§ Mr. Tierney
wished to know, whether the parliament in England had any standing order similar to that stated to have existed in the Irish parliament. The present was an important question, as introducing a very serious precedent, and he would take the sense of the House upon it.
§ The Speaker
said, he could not at present charge his recollection with any standing order on the subject. With respect to the sheriffs of the city of London being permitted to present the petitions of the corporation, it was always put to the question; and, in 1690,* it was the pleasure of the House not to receive them. The mode of acting was wholly in their own power.
§ Mr. Tierney
thought the Lord Mayor had better place the petition in the hands of a member of parliament, for presentation; and the House would decide on the question, so that no person should be mistaken hereafter.
§ Mr. Grattan
observed, that the addresses of the city of Dublin were presented to the Lord Lieutenant on the throne.*This took place on the 17th of April, 1690. The question for the admission of the Sheriffs was moved by colonel Birch. After debate, it passed in the negative, by 215 to 1G6. See New Parliamentary History of England, vol, 5, p. 586.
The Chancellor of the Exchequer
observed that no claim whatever had been made; the privilege was requested, on this particular occasion, as matter of favour, not of right; and he hoped it would not be forgotten, that, in the present instance, the Lord Mayor had actually come over. By receiving this Petition through the Lord Mayor, they did not bind themselves to receive others in the same manner.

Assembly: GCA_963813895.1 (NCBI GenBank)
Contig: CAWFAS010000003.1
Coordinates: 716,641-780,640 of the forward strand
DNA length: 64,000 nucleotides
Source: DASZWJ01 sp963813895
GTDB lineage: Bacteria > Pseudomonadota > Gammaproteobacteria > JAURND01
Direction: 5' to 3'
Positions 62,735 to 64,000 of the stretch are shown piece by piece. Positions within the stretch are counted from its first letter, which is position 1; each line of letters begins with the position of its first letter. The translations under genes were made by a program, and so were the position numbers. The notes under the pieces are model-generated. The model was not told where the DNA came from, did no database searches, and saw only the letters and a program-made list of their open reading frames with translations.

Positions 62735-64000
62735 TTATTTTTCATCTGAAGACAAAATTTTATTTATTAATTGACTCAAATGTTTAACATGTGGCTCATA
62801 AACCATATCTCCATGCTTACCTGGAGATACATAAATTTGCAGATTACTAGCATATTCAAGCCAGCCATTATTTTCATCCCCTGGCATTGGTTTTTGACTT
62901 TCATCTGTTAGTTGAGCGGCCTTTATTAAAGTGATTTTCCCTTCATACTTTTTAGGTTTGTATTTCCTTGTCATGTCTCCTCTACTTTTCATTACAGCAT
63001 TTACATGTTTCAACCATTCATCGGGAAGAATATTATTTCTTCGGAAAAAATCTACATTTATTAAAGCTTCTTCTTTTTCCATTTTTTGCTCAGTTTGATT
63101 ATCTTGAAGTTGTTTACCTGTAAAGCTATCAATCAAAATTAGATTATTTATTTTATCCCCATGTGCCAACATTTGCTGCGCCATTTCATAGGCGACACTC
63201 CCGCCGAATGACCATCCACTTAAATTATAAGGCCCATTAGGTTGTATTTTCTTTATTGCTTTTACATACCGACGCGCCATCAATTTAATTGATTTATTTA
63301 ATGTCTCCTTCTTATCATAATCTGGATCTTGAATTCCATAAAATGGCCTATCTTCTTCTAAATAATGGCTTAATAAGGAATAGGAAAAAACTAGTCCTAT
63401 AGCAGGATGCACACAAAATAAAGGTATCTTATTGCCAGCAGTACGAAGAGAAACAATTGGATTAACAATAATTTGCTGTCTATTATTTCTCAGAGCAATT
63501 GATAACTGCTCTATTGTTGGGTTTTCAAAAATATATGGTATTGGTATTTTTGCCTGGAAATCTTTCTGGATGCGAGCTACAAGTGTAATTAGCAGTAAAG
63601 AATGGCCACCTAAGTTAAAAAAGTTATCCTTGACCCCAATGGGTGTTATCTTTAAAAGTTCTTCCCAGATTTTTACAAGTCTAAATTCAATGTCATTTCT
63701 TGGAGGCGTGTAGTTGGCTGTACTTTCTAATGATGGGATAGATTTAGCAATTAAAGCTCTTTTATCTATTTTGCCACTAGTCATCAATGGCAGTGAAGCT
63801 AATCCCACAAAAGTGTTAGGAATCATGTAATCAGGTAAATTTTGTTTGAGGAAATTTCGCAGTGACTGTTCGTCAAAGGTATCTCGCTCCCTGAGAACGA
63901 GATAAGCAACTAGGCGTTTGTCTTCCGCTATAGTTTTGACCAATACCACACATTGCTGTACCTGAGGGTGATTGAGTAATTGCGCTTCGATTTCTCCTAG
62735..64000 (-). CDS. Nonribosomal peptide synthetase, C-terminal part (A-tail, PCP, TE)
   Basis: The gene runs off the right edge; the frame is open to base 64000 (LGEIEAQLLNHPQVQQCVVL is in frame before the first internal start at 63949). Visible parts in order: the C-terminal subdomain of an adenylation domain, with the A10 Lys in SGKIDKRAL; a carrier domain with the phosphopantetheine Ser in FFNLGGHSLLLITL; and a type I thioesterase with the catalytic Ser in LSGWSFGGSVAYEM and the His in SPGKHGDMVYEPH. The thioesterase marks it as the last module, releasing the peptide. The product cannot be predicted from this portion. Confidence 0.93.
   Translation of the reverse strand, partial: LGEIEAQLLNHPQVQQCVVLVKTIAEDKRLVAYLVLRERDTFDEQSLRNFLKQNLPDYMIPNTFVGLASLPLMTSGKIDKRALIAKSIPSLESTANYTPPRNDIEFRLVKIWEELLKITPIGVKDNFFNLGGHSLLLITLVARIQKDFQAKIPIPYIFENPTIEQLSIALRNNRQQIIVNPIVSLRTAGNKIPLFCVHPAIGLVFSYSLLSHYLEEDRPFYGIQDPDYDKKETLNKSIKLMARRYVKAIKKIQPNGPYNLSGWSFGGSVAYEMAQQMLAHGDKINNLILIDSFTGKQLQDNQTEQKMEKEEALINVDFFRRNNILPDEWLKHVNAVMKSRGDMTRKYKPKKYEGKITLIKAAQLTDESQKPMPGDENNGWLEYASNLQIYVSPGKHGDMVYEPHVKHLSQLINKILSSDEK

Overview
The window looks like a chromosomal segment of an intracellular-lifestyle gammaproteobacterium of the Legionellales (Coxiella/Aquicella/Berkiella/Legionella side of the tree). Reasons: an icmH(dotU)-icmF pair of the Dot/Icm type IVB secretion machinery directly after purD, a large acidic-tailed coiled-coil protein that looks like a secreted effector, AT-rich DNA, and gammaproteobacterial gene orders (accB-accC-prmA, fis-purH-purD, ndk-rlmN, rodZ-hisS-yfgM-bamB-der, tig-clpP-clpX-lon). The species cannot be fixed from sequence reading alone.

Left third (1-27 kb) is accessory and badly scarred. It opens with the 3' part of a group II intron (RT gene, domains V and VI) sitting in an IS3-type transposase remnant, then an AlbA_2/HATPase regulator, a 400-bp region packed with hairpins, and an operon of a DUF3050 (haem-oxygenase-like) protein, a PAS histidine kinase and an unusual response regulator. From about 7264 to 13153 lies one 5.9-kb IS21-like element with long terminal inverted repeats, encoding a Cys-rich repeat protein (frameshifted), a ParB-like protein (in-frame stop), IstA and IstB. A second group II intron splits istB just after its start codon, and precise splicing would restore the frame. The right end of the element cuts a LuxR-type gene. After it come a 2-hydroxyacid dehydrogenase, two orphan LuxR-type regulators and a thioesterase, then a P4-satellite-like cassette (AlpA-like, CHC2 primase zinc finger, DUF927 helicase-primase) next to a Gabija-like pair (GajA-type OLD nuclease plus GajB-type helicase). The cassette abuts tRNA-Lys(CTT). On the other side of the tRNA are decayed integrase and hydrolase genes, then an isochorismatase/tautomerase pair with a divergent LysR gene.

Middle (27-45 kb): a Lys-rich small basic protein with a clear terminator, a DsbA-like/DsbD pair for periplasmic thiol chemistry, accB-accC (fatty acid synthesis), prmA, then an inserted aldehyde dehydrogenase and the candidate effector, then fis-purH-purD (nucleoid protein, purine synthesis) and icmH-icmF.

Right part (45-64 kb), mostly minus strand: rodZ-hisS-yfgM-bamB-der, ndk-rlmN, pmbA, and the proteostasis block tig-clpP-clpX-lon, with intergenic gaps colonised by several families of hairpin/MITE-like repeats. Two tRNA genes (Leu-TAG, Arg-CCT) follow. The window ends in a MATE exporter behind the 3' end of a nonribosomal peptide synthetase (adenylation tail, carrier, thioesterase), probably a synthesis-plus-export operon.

said, the House would readily believe that he was anxious to pay every possible compliment to the metropolis of Ireland; but what had fallen from the right hon. the Chancellor of the Exchequer made it necessary for him to rise in opposition to the sentiments which he had expressed. The right hon. gentleman had observed, that, by receiving this Petition, the House did not bind themselves to receive all others in the same manner. Now, in his opinion, if the House agreed to permit the Petition to be presented by the Lord Mayor of Dublin, they would be bound to receive all others, from the same quarter, in a similar way; for what was there in that Petition which should induce the House to give it this particular distinction, and to withhold it from all others? If no indignity were offered to the corporation of Dublin by the Irish parliament, who would not receive their petitions through any other medium but that of a member of parliament, how could the Commons of the United Kingdom be supposed to act disrespectfully towards them, if they pursued the same course? He should be glad to know, whether the hon. gentlemen opposite, who seemed anxious that the motion should be carried, intended that the rule should be universal, or confined to this particular case? If it were intended to be restricted to this single case, he should oppose it; because, by granting the privilege particularly here, it would seem as if there were something in the nature of the Petition itself, that caused the distinction.